The MVP Model
The Mentors in Violence Prevention Programme (MVP) developed in the 1990’s by American Educationalist Dr Jackson Katz utilises a creative bystander approach to prevent all forms of bullying and gender based violence. Males and females are not looked at as potential victims or perpetrators but as empowered and active bystanders with the ability to support and challenge peers. Within the MVP Programme a bystander is defined as a friend, class-mate, team-mate, colleague or relative. In other words, it is someone they know.
Friendships are an important discussion point within any MVP scenario. When does something become your business? Do I have a responsibility to help or even challenge a friend? Discussing these questions will help guide young people and support a trusting school environment building strong relationships and in turn supporting successful learning.
The key training tool within the MVP Programme is the ‘MVP playbook’. The playbook supports the discussion based teaching approach within the MVP Programme offering a consistent approach to delivery of all MVP sessions. The ‘playbook’ offers excellent opportunities to discuss issues such as:
- • Dating Abuse
- • Harassment
- • Bullying
- • Sexting
- • Control
- • Alcohol and consent
The aims of the MVP Programme are simple and straightforward. All centre upon the behaviours that are acted out within all playbook scenarios.
- 1. To raise awareness
- 2. To challenge attitudes
- 3. To open dialogue
- 4. To inspire leadership
The MVP Programme isn’t a programme that teaches boys and girls not to bully or abuse, it is a leadership programme and provides an excellent opportunity to develop leadership skills amongst young people.
The programme seeks to inspire individual leadership from people faced with challenging situations. After discussing a particular issue the bystander is offered with a range of safe and realistic options they could use to prevent an escalation in behaviours. Many bystanders choose to intervene at the point of physical abuse. The MVP Programme seeks to have bystanders get involved earlier. It’s safe and prevents further harm to a victim or to the bystander.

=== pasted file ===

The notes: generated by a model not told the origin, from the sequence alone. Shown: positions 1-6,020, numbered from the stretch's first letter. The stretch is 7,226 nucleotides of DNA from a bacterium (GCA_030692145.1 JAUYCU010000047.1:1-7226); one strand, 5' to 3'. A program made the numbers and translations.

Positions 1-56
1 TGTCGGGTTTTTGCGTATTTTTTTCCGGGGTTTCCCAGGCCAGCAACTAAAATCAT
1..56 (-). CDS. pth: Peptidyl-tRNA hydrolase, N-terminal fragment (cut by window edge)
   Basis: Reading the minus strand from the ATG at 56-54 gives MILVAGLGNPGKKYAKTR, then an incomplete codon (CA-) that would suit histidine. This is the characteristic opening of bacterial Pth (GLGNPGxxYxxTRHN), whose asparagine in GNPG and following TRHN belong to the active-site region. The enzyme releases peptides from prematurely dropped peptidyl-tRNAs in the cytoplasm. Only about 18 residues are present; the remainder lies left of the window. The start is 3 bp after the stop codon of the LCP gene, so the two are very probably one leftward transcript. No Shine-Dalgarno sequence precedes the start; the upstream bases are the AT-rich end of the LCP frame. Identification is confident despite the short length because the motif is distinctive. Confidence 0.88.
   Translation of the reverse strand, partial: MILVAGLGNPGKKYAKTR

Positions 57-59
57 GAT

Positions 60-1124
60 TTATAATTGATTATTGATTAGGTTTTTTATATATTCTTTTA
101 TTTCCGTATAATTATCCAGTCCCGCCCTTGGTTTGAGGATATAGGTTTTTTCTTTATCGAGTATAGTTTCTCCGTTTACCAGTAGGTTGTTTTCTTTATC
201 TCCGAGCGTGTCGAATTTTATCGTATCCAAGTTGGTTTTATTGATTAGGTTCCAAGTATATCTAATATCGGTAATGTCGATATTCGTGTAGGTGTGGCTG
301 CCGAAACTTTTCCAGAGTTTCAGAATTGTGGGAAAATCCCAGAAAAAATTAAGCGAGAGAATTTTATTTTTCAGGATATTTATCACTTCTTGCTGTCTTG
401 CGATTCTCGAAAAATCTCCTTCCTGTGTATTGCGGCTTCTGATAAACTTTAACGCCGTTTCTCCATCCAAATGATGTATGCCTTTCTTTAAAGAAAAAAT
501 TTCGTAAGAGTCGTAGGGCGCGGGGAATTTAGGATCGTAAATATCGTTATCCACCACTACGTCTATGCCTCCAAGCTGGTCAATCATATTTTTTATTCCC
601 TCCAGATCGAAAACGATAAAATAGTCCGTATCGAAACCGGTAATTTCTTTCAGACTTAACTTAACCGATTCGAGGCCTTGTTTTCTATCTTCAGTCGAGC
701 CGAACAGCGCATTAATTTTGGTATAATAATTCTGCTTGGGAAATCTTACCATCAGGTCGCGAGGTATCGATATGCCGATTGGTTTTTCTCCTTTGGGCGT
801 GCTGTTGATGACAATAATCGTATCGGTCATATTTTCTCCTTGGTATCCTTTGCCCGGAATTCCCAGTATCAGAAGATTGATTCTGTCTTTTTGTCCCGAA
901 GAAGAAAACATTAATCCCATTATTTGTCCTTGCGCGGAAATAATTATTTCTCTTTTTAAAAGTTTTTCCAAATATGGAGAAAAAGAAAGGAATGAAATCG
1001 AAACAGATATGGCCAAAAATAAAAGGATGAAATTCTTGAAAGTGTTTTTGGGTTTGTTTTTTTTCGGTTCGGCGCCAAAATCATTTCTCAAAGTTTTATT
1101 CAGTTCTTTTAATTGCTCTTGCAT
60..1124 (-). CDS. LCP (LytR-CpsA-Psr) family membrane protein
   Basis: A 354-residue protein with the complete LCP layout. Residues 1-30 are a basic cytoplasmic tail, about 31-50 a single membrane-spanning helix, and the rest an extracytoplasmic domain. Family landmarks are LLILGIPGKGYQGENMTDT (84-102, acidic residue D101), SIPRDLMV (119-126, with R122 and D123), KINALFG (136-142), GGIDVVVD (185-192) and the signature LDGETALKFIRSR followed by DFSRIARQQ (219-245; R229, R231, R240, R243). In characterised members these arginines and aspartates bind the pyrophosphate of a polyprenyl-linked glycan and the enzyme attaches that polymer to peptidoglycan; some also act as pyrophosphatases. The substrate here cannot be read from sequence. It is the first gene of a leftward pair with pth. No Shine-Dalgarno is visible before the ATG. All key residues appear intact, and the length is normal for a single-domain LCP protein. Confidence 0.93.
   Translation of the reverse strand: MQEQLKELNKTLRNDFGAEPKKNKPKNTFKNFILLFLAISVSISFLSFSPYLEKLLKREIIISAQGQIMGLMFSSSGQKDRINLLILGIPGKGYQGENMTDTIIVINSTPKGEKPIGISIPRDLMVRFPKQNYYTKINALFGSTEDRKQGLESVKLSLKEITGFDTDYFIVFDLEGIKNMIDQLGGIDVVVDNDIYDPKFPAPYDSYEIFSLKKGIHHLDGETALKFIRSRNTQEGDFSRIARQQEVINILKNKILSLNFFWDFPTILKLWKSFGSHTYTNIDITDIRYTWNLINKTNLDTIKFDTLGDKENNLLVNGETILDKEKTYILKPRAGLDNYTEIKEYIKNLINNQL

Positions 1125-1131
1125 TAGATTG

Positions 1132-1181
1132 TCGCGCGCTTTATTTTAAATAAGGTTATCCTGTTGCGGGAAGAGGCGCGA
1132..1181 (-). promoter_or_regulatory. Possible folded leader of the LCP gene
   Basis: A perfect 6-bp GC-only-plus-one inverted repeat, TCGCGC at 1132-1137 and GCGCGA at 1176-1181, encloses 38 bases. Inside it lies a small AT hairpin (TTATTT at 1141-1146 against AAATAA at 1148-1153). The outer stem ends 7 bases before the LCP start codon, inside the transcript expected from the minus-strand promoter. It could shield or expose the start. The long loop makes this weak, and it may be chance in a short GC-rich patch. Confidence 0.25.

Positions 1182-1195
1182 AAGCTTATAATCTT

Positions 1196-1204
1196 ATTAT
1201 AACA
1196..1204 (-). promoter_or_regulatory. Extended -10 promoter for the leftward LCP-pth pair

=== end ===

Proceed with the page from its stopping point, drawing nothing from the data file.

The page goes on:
The MVP Programme is a peer mentoring programme. Once schools receive initial training their next task is to recruit and train a team of MVP mentors from the upper part of the school. It is this ‘boy to boy’ and ‘girl to girl’ mentoring that has demonstrated positive outcomes for the MVP programme as well as giving MVP mentors valuable life skills.
Today young people are faced with a number of challenges all of which have the potential to be damaging to their relationships with peers and impact on their success at school. These challenges includes issues such as access to porn, bullying, sexting, alcohol as well as the types of media that young people are exposed to.
Young people don’t just watch media they consume it. The potential for it to shape their view of the world is very clear. Adverts and media sell and display more than products or imagery. They define relationships and define who we are and who we want to be. We need to provide a strong counter-balance to the sometimes unhealthy, and potentially even dangerous, messages our young people are consuming.
What can we do to support young people during these important school years? How can we support teachers and other school staff to deal effectively with the many issues that impact on their teaching capacity? These are both questions that MVP can answer.
Every MVP session promotes discussion on these subjects. Rather than simply telling young people not to post sexualised images of themselves on the internet we should be asking why is this happening and making the links to media, especially pornography. MVP Sessions will start to make links between sexting and dating abuse. Young people need to understand the consequences, but importantly we need to look at these through the eyes of young people and support their understanding.
Since the programme’s inception MVP trainings have featured honest and lively debates that centre around social norms of masculinity and femininity, sex and gender. For example we discuss the objectification of women in media, including pornography and ask though provoking questions about whether this objectification might contribute to harassment and abuse. We talk openly with younger men about how pressures to be ‘one of the guys’ can affect their willingness to intervene and interrupt abusive behaviours by their peers.
The MVP Programme recognises the simple fact that the majority of young people across Scotland are healthy individuals who do not involve themselves in these types of behaviours. However it also recognises that a powerful social norm prevents individuals from being themselves. The MVP programme seeks to confirm to young people their healthy attitudes are the norm.